Patrick Mekari Is Ravens' 'Most Intriguing Project Player'
The Ravens have another player who could fit the "Project Pat" moniker: offensive lineman Patrick Mekari. The offensive lineman was identified as the Ravens' "most intriguing project player" heading into the season by Bleacher Report's Brent Sobleski.
Mekari, who the Ravens signed as an undrafted free agent in 2019, took over as the starting center in Week 12 after Matt Skura (who went undrafted in 2016) suffered a season-ending knee injury.
"[Mekari] stepped in and played well enough to make the position an open competition," Sobleski said. "Bradley Bozeman will be in the mix as well, but Mekari, 22, is the youngest of the three, an excellent pass-blocker and presents the most upside since he's still growing accustomed to center after playing guard and tackle for the University of California."
The Ravens have expressed confidence in Mekari, Skura and Bozeman.
"We're fortunate that we've got three guys who can snap and compete at that spot," General Manager Eric DeCosta said. "We feel like we've got good depth there, and I think we're in a good spot in terms of the guards and the centers and the combination of guys that could play both spots."
Lack of Minicamps Affects Evaluation Process Regarding Undrafted Free Agents
Ricard, Mekari and Skura are prime examples of undrafted free agents who have flourished in Baltimore. At least one undrafted free agent has made the Ravens' 53-man roster for 16 consecutive seasons (the second-longest streak in the league), and a number of UDFA's over the years have become significant contributors for the team.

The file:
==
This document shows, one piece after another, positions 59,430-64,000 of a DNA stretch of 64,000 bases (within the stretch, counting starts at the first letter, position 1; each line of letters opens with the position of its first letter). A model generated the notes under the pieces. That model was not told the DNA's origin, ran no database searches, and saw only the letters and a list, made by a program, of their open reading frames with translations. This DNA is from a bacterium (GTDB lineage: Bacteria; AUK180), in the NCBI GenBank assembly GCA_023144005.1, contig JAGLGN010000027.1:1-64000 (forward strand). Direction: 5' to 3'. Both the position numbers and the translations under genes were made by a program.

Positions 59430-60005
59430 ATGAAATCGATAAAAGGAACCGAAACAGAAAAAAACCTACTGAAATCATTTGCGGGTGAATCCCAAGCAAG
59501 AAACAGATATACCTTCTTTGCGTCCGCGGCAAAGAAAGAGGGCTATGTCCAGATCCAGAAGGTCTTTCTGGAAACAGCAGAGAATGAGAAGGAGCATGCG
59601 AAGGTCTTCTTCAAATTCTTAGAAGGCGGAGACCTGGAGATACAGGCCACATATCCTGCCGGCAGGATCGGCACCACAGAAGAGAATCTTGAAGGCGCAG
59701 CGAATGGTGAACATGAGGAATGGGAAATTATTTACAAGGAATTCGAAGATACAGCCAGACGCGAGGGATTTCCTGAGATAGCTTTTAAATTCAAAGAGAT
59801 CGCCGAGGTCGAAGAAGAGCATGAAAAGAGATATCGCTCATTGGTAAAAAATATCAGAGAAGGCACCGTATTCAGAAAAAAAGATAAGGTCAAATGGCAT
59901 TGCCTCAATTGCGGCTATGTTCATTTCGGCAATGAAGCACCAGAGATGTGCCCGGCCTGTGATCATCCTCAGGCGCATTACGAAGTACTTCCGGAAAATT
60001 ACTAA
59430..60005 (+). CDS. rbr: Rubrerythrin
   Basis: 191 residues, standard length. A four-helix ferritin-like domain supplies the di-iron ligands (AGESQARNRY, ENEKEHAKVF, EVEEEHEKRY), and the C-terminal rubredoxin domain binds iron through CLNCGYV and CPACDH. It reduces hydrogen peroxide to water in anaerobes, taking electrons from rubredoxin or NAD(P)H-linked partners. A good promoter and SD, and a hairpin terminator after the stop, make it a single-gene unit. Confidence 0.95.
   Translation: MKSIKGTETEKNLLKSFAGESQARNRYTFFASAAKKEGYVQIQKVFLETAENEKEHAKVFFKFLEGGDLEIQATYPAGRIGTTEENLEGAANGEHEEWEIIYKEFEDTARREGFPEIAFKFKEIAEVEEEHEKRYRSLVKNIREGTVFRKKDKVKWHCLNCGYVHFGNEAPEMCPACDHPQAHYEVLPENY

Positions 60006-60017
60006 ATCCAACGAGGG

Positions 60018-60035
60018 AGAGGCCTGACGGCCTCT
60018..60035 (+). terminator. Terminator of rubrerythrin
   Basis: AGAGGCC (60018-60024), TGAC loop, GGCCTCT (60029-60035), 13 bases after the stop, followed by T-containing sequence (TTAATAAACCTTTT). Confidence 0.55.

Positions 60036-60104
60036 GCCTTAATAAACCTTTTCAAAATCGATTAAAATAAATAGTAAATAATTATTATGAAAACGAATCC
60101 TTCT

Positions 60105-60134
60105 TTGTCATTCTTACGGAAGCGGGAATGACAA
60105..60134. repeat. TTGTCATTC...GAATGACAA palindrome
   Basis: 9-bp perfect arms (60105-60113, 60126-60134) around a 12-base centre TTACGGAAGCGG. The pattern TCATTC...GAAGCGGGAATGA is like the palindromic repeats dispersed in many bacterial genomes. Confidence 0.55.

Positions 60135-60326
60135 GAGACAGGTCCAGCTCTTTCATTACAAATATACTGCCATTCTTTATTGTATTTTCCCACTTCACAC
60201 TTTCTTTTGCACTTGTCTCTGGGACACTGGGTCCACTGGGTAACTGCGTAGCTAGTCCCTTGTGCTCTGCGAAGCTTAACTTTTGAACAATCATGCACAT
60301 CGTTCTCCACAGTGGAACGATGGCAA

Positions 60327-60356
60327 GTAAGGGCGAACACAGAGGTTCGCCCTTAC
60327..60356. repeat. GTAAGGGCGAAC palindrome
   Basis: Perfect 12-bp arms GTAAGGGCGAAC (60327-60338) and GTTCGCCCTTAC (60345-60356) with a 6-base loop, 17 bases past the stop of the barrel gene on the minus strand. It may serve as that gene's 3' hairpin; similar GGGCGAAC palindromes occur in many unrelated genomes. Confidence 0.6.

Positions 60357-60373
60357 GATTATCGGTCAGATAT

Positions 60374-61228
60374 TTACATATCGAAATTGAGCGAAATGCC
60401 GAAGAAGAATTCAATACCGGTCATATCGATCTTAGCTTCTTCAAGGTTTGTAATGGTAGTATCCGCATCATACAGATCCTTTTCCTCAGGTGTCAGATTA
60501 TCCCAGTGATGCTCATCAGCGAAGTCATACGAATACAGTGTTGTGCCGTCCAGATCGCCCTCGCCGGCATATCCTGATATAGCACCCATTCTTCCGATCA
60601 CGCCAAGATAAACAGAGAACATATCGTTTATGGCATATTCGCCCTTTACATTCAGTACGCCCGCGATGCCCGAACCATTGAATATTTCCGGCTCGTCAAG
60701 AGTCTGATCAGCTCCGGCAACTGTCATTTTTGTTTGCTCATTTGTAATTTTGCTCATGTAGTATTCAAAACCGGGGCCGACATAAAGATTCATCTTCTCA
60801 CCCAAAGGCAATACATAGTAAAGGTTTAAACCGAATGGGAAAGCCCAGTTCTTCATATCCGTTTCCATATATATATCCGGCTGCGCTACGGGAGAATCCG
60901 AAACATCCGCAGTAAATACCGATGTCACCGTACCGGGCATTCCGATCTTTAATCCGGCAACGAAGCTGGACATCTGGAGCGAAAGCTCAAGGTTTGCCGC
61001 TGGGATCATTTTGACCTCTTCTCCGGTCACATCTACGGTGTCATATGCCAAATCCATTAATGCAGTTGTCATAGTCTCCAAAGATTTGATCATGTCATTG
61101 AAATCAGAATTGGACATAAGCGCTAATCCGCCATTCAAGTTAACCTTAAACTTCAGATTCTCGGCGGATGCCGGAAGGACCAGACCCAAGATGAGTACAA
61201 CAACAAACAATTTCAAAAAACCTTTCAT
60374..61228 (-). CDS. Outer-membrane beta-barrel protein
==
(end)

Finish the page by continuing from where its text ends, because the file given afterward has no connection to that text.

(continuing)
However, the pandemic has created unique challenges for NFL teams this offseason, and one of them is the evaluation of undrafted free agents.
How will not having June minicamps affect the Ravens in regard to UDFA's?
"That's a great question. I don't think we're going to know until we get back," Harbaugh said during a conference call with reporters yesterday. "We've already missed out on the tryout part of it. We used to bring in over 20 guys for tryouts, and usually three [or] four of those guys would end up on our training camp roster.
"The guys that you feel bad for are those guys. There are so many players that don't get drafted and then don't sign right away who end up being really good players. They are good players, and they deserve a shot and a chance. That part probably won't happen this year, so maybe those guys will get a chance next year. As far as who will make it [or] who won't make it and how this affects [everything], that remains to be seen."